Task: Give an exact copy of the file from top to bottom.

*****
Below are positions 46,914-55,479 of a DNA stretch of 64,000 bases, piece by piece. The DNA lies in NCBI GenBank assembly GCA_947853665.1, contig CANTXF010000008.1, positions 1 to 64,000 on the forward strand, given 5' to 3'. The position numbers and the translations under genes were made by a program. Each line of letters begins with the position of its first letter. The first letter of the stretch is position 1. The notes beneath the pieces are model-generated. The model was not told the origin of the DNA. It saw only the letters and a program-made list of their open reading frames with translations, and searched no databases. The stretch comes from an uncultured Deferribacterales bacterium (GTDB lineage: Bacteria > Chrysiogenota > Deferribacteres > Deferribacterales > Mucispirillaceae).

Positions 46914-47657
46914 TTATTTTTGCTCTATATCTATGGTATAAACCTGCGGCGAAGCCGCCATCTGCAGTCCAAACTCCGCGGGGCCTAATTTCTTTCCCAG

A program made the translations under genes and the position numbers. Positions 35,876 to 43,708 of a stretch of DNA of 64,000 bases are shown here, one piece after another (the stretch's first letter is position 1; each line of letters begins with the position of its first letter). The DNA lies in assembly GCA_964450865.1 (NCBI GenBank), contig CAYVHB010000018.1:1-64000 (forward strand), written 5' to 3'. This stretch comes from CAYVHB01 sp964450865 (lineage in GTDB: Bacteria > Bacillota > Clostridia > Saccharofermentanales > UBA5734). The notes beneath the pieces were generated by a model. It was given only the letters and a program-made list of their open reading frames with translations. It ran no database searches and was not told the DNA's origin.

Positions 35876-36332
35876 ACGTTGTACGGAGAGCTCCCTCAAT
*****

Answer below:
Below are positions 46,914-55,479 of a DNA stretch of 64,000 bases, piece by piece. The DNA lies in NCBI GenBank assembly GCA_947853665.1, contig CANTXF010000008.1, positions 1 to 64,000 on the forward strand, given 5' to 3'. The position numbers and the translations under genes were made by a program. Each line of letters begins with the position of its first letter. The first letter of the stretch is position 1. The notes beneath the pieces are model-generated. The model was not told the origin of the DNA. It saw only the letters and a program-made list of their open reading frames with translations, and searched no databases. The stretch comes from an uncultured Deferribacterales bacterium (GTDB lineage: Bacteria > Chrysiogenota > Deferribacteres > Deferribacterales > Mucispirillaceae).

Positions 46914-47657
46914 TTATTTTTGCTCTATATCTATGGTATAAACCTGCGGCGAAGCCGCCATCTGCAGTCCAAACTCCGCGGGGCCTAATTTCTTTCCCAG

A program made the translations under genes and the position numbers. Positions 35,876 to 43,708 of a stretch of DNA of 64,000 bases are shown here, one piece after another (the stretch's first letter is position 1; each line of letters begins with the position of its first letter). The DNA lies in assembly GCA_964450865.1 (NCBI GenBank), contig CAYVHB010000018.1:1-64000 (forward strand), written 5' to 3'. This stretch comes from CAYVHB01 sp964450865 (lineage in GTDB: Bacteria > Bacillota > Clostridia > Saccharofermentanales > UBA5734). The notes beneath the pieces were generated by a model. It was given only the letters and a program-made list of their open reading frames with translations. It ran no database searches and was not told the DNA's origin.

Positions 35876-36332
35876 ACGTTGTACGGAGAGCTCCCTCAAT